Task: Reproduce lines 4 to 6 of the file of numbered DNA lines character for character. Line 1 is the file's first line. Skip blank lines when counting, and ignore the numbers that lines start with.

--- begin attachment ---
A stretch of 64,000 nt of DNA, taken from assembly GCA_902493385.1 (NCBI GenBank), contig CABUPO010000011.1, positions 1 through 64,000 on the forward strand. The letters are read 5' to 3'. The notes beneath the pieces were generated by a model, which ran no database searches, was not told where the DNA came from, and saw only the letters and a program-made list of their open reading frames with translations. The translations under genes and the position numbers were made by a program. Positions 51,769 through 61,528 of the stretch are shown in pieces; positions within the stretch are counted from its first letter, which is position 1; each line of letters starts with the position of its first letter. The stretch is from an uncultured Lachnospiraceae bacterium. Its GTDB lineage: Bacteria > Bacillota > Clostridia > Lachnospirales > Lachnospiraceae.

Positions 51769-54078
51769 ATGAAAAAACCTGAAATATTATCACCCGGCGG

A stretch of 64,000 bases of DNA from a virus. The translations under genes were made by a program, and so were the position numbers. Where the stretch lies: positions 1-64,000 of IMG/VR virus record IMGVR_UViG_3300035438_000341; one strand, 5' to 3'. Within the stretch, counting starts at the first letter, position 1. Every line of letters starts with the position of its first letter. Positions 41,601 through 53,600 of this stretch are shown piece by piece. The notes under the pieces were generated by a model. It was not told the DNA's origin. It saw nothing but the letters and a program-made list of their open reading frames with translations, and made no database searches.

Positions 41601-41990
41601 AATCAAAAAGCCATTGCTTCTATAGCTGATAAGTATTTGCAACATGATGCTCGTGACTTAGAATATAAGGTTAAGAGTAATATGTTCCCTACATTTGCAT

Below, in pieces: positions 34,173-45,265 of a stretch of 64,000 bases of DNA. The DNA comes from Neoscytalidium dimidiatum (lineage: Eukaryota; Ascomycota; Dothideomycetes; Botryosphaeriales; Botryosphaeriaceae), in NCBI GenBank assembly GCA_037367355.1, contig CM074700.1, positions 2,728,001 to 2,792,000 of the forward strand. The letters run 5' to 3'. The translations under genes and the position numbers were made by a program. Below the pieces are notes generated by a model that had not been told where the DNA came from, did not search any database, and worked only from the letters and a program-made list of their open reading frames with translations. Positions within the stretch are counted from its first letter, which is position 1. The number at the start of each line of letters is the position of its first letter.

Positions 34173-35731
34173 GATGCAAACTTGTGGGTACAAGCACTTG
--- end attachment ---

A stretch of 64,000 bases of DNA from a virus. The translations under genes were made by a program, and so were the position numbers. Where the stretch lies: positions 1-64,000 of IMG/VR virus record IMGVR_UViG_3300035438_000341; one strand, 5' to 3'. Within the stretch, counting starts at the first letter, position 1. Every line of letters starts with the position of its first letter. Positions 41,601 through 53,600 of this stretch are shown piece by piece. The notes under the pieces were generated by a model. It was not told the DNA's origin. It saw nothing but the letters and a program-made list of their open reading frames with translations, and made no database searches.

Positions 41601-41990
41601 AATCAAAAAGCCATTGCTTCTATAGCTGATAAGTATTTGCAACATGATGCTCGTGACTTAGAATATAAGGTTAAGAGTAATATGTTCCCTACATTTGCAT